Exclusive: Bike’s Best of 2013–The Videos

We spent a whole lot of time behind the video camera this year. How much time? Enough to produce 150 videos. Yup, 150. I know, it sounds unbelievable, but, yeah, we got busy this year.

Now some of these videos are mere snippets, but others, like our Blueprint and You Don’t Know… series are in-depth pieces that we are more than a little proud of. There are also nearly 40 bike test videos, some great race and contest videos and more.

In light of all that, I thought I’d list a few of my personal favorites from 2013. Hope you like `em.


You Don’t Know….Mark Weir
Mark Weir is a tough guy. Maybe the toughest man I know. He’s also one of the most sensitive and caring people I’ve ever run across. I wanted to do this video for years—to dig a little deeper and get at what makes Mark Weir truly tick because Weir is a much more complex and interesting person than his public persona might suggest. He’s like a bald version of Yoda, if Yoda were the type to do hill repeats on a 40-pound freeride bike; I wanted to capture that on film and came away really impressed by Weir’s bravery in this one.

We (Dan Barham, Seb Kemp and I) crashed Weir’s couch and shot this at his place in Marin. Apologies, Mark, for how we left the guest bathroom. That was totally Seb’s fault.


Blueprint: Santa Cruz Bronson
Wow, was I ever wrong. Having ridden my fair share of 650b bikes and not really noticing much of a difference between 26ers and 650b (not enough to warrant blowing your kid’s college fund on a new bike, anyway), I was sure that consumers would bridle at the army of 650b bikes that was coming their way.

For the record, we aren’t 650b haters, we just thought the wave of people clamoring for a wheel size they’d never ridden was kind of idiotic. Joe Graney, however, was right: the public wanted themselves a big ol’ heaping plate full of 650b and they’ve got it coming to them. As far as I know, no one has accused Santa Cruz Bicycles of being profit-seeking “whores” (my words) and the company has sold a ton of Bronsons—which are, in fact, very good bikes.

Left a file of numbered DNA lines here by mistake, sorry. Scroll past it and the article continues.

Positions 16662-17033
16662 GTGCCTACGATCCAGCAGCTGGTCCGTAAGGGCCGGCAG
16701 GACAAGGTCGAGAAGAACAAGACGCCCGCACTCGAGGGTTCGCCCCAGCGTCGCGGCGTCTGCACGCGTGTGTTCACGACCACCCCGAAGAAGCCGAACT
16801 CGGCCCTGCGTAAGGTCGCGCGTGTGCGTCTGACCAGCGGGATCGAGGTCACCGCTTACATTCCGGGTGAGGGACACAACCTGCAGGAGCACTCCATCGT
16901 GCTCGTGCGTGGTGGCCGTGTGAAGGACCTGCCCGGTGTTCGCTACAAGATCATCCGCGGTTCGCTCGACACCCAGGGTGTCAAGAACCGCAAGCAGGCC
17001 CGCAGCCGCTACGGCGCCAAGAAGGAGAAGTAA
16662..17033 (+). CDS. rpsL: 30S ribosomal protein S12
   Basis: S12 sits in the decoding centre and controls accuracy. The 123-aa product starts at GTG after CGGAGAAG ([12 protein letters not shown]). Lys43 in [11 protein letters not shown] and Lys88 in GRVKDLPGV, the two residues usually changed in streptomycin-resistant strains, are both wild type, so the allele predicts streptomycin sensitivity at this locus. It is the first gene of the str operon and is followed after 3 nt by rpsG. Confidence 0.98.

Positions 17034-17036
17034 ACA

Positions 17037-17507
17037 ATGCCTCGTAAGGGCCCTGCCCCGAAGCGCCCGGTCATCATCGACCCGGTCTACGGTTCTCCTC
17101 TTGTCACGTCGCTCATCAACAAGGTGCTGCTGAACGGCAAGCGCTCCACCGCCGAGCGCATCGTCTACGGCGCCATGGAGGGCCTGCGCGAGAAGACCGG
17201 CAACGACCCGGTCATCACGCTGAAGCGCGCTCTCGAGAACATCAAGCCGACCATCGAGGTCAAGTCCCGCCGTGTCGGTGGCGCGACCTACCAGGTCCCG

Side note: Joe Graney actually shanked me—prison style—with a broken crank-arm the moment we wrapped up this shoot. Graney’s both a brilliant engineer and a ninja, so I guess I should have really seen that one coming.


You Don’t Know….Brett Tippie
Tippie is funny, he’s a hell of a rider and he’s an institution unto himself. You know this already. What most people don’t know is that Tippie has also triumphed over some seriously dark moments in his life. It’s truly Tippie’s struggles and ability to rise above them that impress us most. This episode captures all of that.


650b Death Match…With Puppets
Yeah, again, with the 650b thing. Well, we can say this: no one ever brought hand puppets into the mix until we made this video, which I think settled the controversy once and for all. There’s also a talking dog with a flowchart in here, which just ups the precision by a factor of at least 10.

Science. Puppets. Boom. Hats off to Seb Kemp and Mike Gamble.


Fat and Furious
You can only hear that fat bikes are the ultimate riding weapon for every application so many times before you feel like burning the entire category to the ground. Look we get that they are awesome in the snow. No dispute there. Looks fun. But…. commuting, Tour de France time trials and slopestyle contests? Come on now…there are limits to our collective patience. So the idea for this video was simple: get the least expensive fat bike on the market and compete in every race/contest at Sea Otter: cyclocross, downhill, slalom, cross-country, log pull…. Could one bike dominate it all? You be the judge.


Leaving Vegas….Alive
Mike Ferrentino came out of the womb as an old man in a rocking chair, on a front porch with a pickle jar full of urine sitting beside him. I’m only exaggerating by a narrow margin here. I’ve known Mike for nearly 20 years now and he’s been a cranky, cantankerous 80-year old the entire time. Ferrentino is also brilliant, which is why we put him in front of the video camera and asked him to dispense some hard-earned wisdom about what it takes to survive tradeshows in Las Vegas.

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